Trespassing is a misdemeanor crime that is punishable by jail and up to two years of probation. Like any criminal charge, it should be taken seriously. You may not be aware that there are other consequences of trespassing, in addition to jail and probation.

If you have been charged or ticketed with trespassing, you are likely looking for more information about the possible penalties and other potential consequences. For some, it may seem like there is no need to take a misdemeanor trespassing charge seriously. It may seem like no big deal. Being indifferent to a trespassing charge or conviction can result in unanticipated repercussions.

Criminal Consequences for Trespassing Charges

The most common trespassing charge is officially called “Trespass Upon Lands or Premises of Another.” The maximum sentence is up to 30 days in jail and up to 2 years of court-ordered and supervised probation. Probation conditions can include house arrest, limitations on travel, restricted firearm possession, drug and alcohol prohibition, mandatory education or employment, therapy, and community service.

Different trespassing charges include:

Misdemeanors – up to 90 days in jail and up to 2 years of probation

  • Willful trespass; by cutting or destroying property.
  • Willful trespassing or entering onto the improved land of another.
  • Trespass upon cranberry marshes.
  • Trespass upon huckleberry and blackberry marshes.
  • Trespass on vineyards, orchards, or gardens.
  • Trespass and injuring or destroying medicinal plants.
  • Trespass upon lands or premises of another.
  • Unlawful dumping, depositing, or placing garbage on the property of another.
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Felony Trespassing Chargse – Up to 4 years in prison and up to 5 years of probation.

  • Trespass upon the property of state correctional facility.
  • Entering or remaining in key facility.

Collateral Consequences of a Trespassing Conviction

Jail and probation are direct punishments that may be imposed on a defendant convicted of trespassing in Michigan. A trespassing conviction may be entered on a person’s criminal history and could be widely and easily discoverable. Because a conviction results in a criminal record, there are also indirect or collateral consequences that must be considered by anyone charged with this offense. The indirect consequences can be serious and may be important, depending on a person’s circumstances. Collateral consequences include:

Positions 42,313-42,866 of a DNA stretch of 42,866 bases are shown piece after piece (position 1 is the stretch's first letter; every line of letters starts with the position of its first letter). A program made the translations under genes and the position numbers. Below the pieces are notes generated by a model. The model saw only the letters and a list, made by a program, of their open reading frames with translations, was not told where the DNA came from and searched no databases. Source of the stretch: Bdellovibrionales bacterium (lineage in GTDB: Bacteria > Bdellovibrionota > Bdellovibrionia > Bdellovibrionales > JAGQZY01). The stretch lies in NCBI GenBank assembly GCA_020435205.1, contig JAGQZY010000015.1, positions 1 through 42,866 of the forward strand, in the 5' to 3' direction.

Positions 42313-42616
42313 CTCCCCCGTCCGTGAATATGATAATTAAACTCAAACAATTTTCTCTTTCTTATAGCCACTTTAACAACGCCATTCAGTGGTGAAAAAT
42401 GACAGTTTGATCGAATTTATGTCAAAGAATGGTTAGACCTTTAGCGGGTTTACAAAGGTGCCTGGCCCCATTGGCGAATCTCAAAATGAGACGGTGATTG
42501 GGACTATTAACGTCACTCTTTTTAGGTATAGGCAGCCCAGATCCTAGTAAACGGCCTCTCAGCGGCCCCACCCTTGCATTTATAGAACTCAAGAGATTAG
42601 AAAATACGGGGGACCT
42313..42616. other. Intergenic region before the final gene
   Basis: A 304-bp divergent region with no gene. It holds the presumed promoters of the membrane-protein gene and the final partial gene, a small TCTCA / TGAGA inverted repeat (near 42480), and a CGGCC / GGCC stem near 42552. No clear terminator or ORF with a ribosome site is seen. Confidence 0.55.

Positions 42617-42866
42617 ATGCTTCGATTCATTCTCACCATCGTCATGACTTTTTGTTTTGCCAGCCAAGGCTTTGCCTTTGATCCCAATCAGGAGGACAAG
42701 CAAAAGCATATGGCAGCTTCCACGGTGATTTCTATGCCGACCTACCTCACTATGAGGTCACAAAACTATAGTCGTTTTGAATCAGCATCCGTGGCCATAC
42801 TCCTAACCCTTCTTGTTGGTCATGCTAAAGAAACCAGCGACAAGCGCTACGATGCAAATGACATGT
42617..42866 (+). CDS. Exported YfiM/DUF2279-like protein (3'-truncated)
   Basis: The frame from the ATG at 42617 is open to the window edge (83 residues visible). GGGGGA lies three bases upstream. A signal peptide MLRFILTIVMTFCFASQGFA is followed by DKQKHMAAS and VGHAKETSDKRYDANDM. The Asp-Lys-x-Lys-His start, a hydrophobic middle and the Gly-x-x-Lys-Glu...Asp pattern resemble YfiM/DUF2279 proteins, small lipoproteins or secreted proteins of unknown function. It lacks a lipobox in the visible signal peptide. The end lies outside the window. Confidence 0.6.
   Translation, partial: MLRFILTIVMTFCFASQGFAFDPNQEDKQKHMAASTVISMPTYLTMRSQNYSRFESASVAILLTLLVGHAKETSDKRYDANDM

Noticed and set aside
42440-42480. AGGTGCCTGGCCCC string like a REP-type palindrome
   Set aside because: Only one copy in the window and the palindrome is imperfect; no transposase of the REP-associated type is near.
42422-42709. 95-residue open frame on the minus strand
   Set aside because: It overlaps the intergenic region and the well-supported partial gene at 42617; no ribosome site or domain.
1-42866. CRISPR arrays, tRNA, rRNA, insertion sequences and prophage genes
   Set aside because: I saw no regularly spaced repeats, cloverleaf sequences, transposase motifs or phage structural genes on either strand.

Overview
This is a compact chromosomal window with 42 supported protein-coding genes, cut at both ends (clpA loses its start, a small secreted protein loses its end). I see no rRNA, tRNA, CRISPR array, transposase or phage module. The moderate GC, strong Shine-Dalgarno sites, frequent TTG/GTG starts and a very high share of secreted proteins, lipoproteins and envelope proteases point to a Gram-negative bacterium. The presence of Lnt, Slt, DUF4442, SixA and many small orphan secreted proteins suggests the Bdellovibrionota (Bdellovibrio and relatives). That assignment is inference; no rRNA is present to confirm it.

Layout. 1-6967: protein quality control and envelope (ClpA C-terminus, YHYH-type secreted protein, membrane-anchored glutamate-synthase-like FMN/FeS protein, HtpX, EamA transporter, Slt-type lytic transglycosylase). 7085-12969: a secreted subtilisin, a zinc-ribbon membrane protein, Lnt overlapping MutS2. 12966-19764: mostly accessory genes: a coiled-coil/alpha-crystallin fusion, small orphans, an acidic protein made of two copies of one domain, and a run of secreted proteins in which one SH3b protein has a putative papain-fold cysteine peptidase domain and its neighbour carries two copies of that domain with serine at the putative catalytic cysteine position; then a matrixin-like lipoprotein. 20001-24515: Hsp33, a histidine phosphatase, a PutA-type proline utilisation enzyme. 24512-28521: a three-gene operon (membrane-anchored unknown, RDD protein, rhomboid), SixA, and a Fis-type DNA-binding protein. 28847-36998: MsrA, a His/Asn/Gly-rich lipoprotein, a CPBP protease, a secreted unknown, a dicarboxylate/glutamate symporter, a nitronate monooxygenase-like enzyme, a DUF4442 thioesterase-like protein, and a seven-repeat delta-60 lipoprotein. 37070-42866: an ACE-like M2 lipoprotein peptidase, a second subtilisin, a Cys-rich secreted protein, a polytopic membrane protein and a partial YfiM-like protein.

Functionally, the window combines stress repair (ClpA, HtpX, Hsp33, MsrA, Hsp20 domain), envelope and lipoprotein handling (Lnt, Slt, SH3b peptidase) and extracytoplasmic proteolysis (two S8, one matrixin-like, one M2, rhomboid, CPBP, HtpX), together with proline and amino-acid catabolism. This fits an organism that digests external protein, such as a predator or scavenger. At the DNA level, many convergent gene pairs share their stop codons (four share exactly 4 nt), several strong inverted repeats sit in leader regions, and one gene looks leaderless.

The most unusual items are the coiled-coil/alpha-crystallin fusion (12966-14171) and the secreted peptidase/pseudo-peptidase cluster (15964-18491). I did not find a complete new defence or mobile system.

• Suspension or revocation of a professional license.
  • Inability or difficulty in obtaining a nursing, medical, legal, security, or other professional license.
  • A conviction can be used by a spouse or former spouse in a custody dispute.
  • Inability to obtain a job or advance in a career.
  • Inability to have prior convictions expunged or removed from a criminal history.
  • Restrictions on traveling to or entering some foreign countries.
  • Difficulty in getting into a university or professional educational program.
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The Connection Between Trespassing and Civil Disobedience, Protests, and Firearms

Protests and other forms of civil disobedience, especially when firearms are involved, can result in aggressive law enforcement involvement. Under the First Amendment, American citizens have the right to free speech, and this includes lawfully demonstrating in a public place. The Second Amendment guarantees the right to carry and possess firearms. A protester or demonstrator who is exercising his or her right to free speech and who possesses a firearm at the same time is at greater risk for arrest and prosecution. In addition to a charge of Brandishing a Firearm, trespassing charges are frequently used to intimidate and bully otherwise law-abiding citizens.

Defenses to Trespassing Charges

Various defenses can be used to get a trespassing charge thrown out of court or dismissed. Lack of notice that an area is private, inadequate warning not to return, accident, mistaken identity, constitutional violation, insufficient proof, entrapment, and more. It would be an error in judgment to conclude that you have nothing to worry about if you believe you have a defense or justification. Although the American system of justice may be the best in the world, it is far from perfect. People lie, manufacture evidence, misinterpret or twist conversations and statements made to police, and judges sometimes make errors in their rulings. A trespassing charge, like any criminal charge, could have a negative effect on your future. The best defense to a trespassing charge is a criminal defense attorney with experience successfully defending clients with these and similar charges.

Michigan Criminal Defense Attorneys - Lewis & Dickstein PLLC

Lawyers With Vast Experience Defending Trespassing Charges

The Defense Team with LEWIS & DICKSTEIN, P.L.L.C. has decades of experience successfully defending clients charged with trespassing cases and a multitude of other felony and misdemeanor charges. We understand that the impact on a client’s life if convicted of a crime and we will do everything possible to get all charges dismissed or get you the best resolution possible. If you want someone to fight for you and do whatever it takes to protect your constitutional rights, the attorneys with LEWIS & DICKSTEIN, P.L.L.C. are ready, willing, and able to help you.

Call us today at (248) 263-6800 for a free consultation, or complete a Request for Assistance Form and we will contact you promptly.

We will find a way to help you and, most importantly,
we are not afraid to win!

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